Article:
4.   Massachusetts courts have applied the same rule to “social hosts.”   When a private person invites others into his or her home, the host may be liable for the negligence of a guest only if the host “has served or provided liquor to an intoxicated guest.”  Ulwick v. DeChristopher, 411 Mass. 401, 582 N.E.2d 954, 957 (1991).   Thus, regardless whether alcohol is served in a commercial or private setting, negligence is tied to knowing service of an already intoxicated person.

5.   Plaintiffs have submitted a letter pursuant to Federal Rule of Appellate Procedure 28(j) citing a recent decision by the Massachusetts Supreme Judicial Court in support of their theory of liability.   In Sheehan v. Roche Bros. Supermarkets, Inc., 448 Mass. 780, 863 N.E.2d 1276, 1284 (2007), the SJC held that evidence of a business's “method of operation” could be used to satisfy the notice requirement in a “slip and fall” case.   The court explained that a “plaintiff satisfies the notice requirement if he establishes that an injury was attributable to a reasonably foreseeable dangerous condition on the owner's premises that is related to the owner's self-service mode of operation.”  Id. at 1283.   However, Sheehan was limited to premises liability claims, involving unsafe conditions on an owner's property, and did not establish a generalized “method of operation” theory for all negligence claims.   See id. at 1280, 1286-87.   This is not a premises liability case.   Given our inability to expand or alter state law, we cannot rely on Sheehan to adopt the new theory proffered by plaintiffs.

6.   Section 379A of the Restatement of Torts states:A lessor of land is subject to liability for physical harm to persons outside of the land caused by activities of the lessee or others on the land after the lessor transfers possession if, but only if,(a) the lessor at the time of the lease consented to such activity or knew that it would be carried on, and(b) the lessor knew or had reason to know that it would unavoidably involve such an unreasonable risk, or that special precautions necessary to safety would not be taken.Restatement (Second) of Torts § 379A (1965).

7.   In Massachusetts, the common law doctrine of negligent entrustment (and its related theory of negligent supervision) has been used primarily in cases involving dangerous instrumentalities, such as cars and weapons.   In such cases, the elements of negligent entrustment are:  control over the instrumentality, entrustment of (or permission to use) the instrumentality to another, and knowledge that the other is incompetent or incapable of using the instrumentality with due care.  Miranda v. Anderson, No. BACV 2005140, 2006 WL 2006134, at *3 (Mass.Super.Apr.6, 2006).

8.   Section 315 of the Restatement of Torts states:There is no duty to control the conduct of a third person [e.g., the Roxy] as to prevent him from causing physical harm to another [e.g., plaintiffs] unless(a) a special relation exists between the actor [e.g., the Hotel] and the third person [e.g., the Roxy] which imposes a duty upon the actor to control the third person's conduct, or(b) a special relation exists between the actor and the other which gives to the other a right to protection.Restatement (Second) of Torts § 315 (1965).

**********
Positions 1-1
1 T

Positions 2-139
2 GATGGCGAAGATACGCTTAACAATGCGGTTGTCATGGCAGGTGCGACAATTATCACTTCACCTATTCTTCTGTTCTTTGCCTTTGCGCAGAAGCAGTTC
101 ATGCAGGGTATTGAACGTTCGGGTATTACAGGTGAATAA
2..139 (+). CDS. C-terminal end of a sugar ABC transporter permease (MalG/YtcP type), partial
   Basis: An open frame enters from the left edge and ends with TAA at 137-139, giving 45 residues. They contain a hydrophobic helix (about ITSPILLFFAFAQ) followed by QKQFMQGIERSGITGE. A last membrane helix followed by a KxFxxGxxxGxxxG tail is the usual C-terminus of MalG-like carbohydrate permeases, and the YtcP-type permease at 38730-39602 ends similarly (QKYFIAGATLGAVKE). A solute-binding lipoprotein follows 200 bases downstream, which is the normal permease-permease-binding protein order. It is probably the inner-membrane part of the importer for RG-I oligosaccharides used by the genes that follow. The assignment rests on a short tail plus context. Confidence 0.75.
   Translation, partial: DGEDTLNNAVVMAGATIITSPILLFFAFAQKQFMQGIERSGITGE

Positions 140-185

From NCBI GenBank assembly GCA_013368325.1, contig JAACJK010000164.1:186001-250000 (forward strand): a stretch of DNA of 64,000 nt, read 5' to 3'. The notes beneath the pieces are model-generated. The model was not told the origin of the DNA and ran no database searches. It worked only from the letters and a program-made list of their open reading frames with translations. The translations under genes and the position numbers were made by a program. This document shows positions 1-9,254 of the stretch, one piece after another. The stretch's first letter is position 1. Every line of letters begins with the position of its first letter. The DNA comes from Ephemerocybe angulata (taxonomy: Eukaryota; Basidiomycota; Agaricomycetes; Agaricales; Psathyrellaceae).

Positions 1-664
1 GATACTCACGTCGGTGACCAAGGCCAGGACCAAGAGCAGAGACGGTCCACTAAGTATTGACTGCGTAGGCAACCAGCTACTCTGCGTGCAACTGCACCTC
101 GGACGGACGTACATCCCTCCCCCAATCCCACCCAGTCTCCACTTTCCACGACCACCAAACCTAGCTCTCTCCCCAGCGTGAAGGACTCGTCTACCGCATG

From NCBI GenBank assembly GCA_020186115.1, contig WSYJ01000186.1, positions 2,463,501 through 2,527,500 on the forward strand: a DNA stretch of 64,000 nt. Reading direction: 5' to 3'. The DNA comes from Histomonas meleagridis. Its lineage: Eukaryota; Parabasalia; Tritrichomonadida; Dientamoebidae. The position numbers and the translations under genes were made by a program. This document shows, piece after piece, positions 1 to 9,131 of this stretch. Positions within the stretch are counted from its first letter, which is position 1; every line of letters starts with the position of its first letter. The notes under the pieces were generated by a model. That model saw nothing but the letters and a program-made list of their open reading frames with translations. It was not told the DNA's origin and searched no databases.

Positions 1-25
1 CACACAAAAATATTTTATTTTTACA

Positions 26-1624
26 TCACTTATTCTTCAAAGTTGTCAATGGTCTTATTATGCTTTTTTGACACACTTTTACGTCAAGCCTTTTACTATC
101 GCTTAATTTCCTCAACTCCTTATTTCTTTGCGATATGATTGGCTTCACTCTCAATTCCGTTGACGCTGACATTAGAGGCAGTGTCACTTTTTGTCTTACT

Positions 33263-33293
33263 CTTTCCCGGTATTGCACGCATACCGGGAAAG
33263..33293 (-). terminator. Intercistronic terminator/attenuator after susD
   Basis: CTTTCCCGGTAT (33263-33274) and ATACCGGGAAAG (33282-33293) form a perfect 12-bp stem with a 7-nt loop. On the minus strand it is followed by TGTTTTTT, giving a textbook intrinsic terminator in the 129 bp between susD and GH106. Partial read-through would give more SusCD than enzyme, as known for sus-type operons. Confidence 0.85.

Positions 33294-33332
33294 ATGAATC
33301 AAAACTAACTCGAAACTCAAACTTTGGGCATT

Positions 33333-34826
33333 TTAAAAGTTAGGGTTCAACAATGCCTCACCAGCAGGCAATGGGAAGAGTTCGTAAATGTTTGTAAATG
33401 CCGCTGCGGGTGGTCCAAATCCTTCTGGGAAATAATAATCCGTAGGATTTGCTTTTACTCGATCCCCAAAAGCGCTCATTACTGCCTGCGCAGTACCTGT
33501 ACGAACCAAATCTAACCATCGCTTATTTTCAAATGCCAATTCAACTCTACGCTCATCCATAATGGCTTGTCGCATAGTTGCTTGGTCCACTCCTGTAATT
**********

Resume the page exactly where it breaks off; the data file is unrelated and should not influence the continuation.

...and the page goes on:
9.   Section 318 of the Restatement of Torts states:If the actor [e.g., the Hotel] permits a third person [e.g., the Roxy] to use land or chattels in his possession otherwise than as a servant, he [the Hotel] is, if present, under a duty to exercise reasonable care so to control the conduct of the third person [the Roxy] as to prevent him from intentionally harming others [the plaintiffs] or from so conducting himself as to create an unreasonable risk of bodily harm to them, if the actor [the Hotel](a) knows or has reason to know that he has the ability to control the third person [the Roxy], and(b) knows or should know of the necessity and opportunity for exercising such control.Restatement (Second) of Torts § 318 (1965).

10.   As noted above, see supra note 3, the plaintiffs are not pursuing on appeal a claim of vicarious liability, which would require evidence of an agency (or master-servant) relationship between the Hotel and the Roxy. In a vicarious liability claim, the third party acts on behalf of, or under the direction of, the defendant.   See Kansallis Fin. Ltd. v. Fern, 421 Mass. 659, 659 N.E.2d 731, 733-34 (1996) (explaining that vicarious liability applies in the context of agency relationships, specifically partnerships (where each partner is an agent of the entity) and employer-employee relationships (where the employee is an agent of the employer), and the particular elements of liability are determined by the nature of the agency relationship).   Plaintiffs do not claim here that the Roxy was an agent of the Hotel, but rather that the Hotel had sufficient knowledge of the Roxy's business practices as to be culpable for declining to intervene therein.

11.   We use the § 315 claim as our example because it is the only theory of liability which does not explicitly require a demonstration that the third party behaved negligently or in an unreasonably risky manner.   As our discussion illustrates, even without that express requirement, Massachusetts courts have construed this theory of liability to require such a showing.

12.   Plaintiffs also rely on Tobin, 422 Mass. 126, 661 N.E.2d 627.   We find that decision unhelpful, for the reasons described above and therefore do not discuss it further.

LIPEZ, Circuit Judge.